UFLPA DHS Guidance – What Importers Need to Know

On June 17,  2022, DHS published its long-awaited strategy guidance document which shed light on how UFLPA will be implemented, and what evidence may be provided to rebut the presumption that the goods were made with forced labor. This article provides an overview of the type of evidence importers should have readily available when importing goods into the United States. For general guidance on preventing the importation of goods produced with forced labor and how importers should audit their supply chain to ensure non-use of forced labor, please refer to our Bloomberg Law article, “U.S. Customs Targets Use of Forced Labor”.

UFLPA

The Uyghur Forced Labor Prevention Act (UFLPA) establishes a rebuttable presumption that goods mined, produced, or manufactured wholly or in part in the Xinjiang Province of China or by an entity on the UFLPA Entity List are prohibited from importation into the United States under 19 U.S.C. § 1307. However, if an Importer of Record can demonstrate by clear and convincing evidence that the goods in question were not produced wholly or in part by forced labor, fully respond to all CBP requests for information about goods under CBP review and demonstrate that it has fully complied with the guidance outlined in this strategy, the Commissioner of CBP may grant an exception to the presumption.

Clear and convincing evidence is a higher standard of proof than a preponderance of the evidence, and generally means that a claim or contention […]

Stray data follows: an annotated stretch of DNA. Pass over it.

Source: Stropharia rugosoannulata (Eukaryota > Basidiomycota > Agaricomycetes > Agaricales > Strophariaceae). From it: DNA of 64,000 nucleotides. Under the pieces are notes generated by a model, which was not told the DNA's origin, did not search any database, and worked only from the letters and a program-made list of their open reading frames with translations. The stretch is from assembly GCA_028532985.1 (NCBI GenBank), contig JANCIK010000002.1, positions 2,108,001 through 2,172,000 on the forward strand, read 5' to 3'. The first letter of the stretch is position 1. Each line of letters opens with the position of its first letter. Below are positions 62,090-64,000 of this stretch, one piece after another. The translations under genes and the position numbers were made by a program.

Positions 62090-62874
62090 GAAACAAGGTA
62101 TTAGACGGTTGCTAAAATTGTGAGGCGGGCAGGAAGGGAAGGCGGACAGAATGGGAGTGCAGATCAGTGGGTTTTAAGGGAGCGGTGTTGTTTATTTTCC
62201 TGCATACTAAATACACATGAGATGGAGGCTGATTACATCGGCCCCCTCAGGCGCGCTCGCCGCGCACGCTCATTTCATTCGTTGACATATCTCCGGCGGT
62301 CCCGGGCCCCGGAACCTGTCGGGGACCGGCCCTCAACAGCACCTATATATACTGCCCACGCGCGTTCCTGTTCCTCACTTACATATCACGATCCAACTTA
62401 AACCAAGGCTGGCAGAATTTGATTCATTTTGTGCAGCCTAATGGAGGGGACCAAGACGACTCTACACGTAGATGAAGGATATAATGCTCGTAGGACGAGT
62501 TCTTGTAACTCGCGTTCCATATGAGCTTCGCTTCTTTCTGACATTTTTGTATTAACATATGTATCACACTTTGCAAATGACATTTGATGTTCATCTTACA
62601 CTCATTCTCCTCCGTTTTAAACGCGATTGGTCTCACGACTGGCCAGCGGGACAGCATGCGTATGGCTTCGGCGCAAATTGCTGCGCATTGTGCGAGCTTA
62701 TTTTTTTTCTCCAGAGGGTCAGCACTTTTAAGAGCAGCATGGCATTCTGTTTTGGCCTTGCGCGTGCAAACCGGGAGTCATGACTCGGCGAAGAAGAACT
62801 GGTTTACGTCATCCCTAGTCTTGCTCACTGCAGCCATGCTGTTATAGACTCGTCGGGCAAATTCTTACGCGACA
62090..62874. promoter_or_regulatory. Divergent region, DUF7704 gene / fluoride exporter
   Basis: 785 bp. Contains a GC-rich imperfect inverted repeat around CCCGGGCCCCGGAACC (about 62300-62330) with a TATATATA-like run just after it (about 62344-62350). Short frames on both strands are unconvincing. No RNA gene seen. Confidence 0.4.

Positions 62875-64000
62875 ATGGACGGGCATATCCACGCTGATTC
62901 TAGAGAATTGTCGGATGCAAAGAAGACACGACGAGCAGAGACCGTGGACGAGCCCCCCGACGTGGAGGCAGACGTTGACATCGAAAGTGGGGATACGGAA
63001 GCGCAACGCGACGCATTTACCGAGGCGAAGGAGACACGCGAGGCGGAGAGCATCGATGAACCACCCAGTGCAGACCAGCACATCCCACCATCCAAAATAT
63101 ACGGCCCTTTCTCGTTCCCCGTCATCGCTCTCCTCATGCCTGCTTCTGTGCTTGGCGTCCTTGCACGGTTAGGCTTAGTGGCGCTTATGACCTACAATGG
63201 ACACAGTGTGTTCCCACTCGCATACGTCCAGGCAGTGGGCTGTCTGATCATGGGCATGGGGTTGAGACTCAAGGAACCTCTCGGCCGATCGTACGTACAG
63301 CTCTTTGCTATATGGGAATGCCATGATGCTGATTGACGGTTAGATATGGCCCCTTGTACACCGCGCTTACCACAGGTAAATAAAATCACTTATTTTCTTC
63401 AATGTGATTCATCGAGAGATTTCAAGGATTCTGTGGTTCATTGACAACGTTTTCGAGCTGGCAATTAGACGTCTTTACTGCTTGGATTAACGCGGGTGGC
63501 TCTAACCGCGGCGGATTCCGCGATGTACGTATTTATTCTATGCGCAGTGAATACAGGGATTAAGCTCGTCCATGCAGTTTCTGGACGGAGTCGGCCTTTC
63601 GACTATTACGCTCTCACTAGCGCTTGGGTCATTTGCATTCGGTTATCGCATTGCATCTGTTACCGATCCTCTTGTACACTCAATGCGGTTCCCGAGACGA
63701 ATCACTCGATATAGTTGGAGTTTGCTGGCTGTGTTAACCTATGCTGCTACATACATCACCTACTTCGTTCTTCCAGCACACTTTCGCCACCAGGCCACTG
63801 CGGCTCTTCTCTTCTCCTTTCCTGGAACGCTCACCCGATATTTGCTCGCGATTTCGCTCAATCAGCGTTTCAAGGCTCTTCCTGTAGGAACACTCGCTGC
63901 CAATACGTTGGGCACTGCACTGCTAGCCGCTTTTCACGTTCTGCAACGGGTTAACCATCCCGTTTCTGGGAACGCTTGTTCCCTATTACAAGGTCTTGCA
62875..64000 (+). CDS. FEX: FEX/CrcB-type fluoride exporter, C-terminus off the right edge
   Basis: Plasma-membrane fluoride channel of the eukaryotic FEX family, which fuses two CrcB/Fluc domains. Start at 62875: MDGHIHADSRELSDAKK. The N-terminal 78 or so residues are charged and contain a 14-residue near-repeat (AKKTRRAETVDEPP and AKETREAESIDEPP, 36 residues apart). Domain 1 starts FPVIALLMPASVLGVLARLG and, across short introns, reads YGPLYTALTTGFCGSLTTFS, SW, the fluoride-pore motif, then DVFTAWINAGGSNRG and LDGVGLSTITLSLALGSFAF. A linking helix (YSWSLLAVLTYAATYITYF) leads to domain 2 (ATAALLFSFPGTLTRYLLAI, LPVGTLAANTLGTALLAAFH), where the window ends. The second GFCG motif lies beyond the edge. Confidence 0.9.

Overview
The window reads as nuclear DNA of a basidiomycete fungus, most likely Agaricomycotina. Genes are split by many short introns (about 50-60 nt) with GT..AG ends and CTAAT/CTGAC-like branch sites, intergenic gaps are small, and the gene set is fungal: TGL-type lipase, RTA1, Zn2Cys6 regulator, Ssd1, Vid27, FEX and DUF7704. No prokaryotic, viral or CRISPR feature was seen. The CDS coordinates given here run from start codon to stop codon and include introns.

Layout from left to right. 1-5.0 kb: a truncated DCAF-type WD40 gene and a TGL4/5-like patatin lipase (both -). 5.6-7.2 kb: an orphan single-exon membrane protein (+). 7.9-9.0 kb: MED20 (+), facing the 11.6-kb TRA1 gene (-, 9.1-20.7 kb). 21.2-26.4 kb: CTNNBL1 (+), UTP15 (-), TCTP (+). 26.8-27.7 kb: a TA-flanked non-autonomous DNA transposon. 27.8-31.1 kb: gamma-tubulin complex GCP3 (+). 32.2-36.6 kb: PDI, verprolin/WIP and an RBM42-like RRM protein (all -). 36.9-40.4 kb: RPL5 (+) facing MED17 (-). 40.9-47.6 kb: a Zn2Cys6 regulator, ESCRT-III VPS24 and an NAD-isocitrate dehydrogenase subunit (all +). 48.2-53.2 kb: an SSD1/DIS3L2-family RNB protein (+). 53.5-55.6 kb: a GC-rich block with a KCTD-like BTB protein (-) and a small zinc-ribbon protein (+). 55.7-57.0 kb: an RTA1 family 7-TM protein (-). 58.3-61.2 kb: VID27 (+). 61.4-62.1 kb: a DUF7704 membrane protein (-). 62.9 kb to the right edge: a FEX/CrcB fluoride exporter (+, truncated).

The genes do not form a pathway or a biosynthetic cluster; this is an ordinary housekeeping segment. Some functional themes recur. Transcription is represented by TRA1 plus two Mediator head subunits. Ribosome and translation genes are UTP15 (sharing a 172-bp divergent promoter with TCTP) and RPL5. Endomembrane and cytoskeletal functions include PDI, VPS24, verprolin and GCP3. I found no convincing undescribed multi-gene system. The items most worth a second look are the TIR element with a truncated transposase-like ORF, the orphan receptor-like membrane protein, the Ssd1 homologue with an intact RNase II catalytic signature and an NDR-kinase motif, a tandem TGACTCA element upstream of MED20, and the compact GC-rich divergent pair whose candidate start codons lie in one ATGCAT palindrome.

Using WROs to Fight Forced Labor

Forced Labor is the third most lucrative illicit trade, behind only drugs and weapons, and has an annual trade value of roughly $150 Billion. Right now, over 40 million people around the world are victims of some type of forced labor, including modern slavery, human trafficking, etc.

Thankfully, U.S. Customs and Border Protection has been working to curb this inhumane practice.

[…]

CBP Seizes $800k of Human Hair From China Alleging Forced Labor

On July 1, 2020, U.S. Customs and Border Protection (CBP) officers in Newark, New Jersey seized an import from China of roughly 13 tons of beauty products and accessories, discovered products made of human hair. The shipment, which came from the Xinjiang Region of China is estimated to be worth over $800,000.00.

The import was seized as a result of a June 17, 2020, Withhold Release Order (WRO) for “imported merchandise made wholly or in part with hair products produced by Lop County Meixin Hair Product Co. Ltd. (Meixin) in Xinjiang, China”.

According to CBP’s Executive Assistant Commissioner for the Office of Trade, there had already been evidence that reasonably indicated that the Chinese hair product company had been using prison labor to produce their merchandise, which is prohibited by Federal statute 19 U.S.C. 1307.

[…]

Exporting 201 – Advanced Exporting Webinar 5/22 – RSVP Today!

Whether you are a new or experienced exporter, the next webinar is essential!

  • When do you get to hear from a Board Certified Expert on actual horror stories and when it’s in your best interest to file a Disclosure?

RSVP now to join our Exporting 201 webinar. And don’t forget to check out all of our upcoming webinars!

RSVP TODAY!

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Your Cheat Sheet to Comply With CBP’s Forced Labor Requirements

 We recently advised our readers of the 12 Questions on Forced Labor the import community must answer in order to comply with U.S. Customs and Border Protection’s (CBP) amended Reasonable Care Checklist. This checklist was released September 2017 to:

  1. Comply with the informed compliance requirement of Title VI of the North American Free Trade Agreement Implementation Act (Pub. L. 103-182, 107 Stat. 2057) (Mod Act) and,
  2. […]
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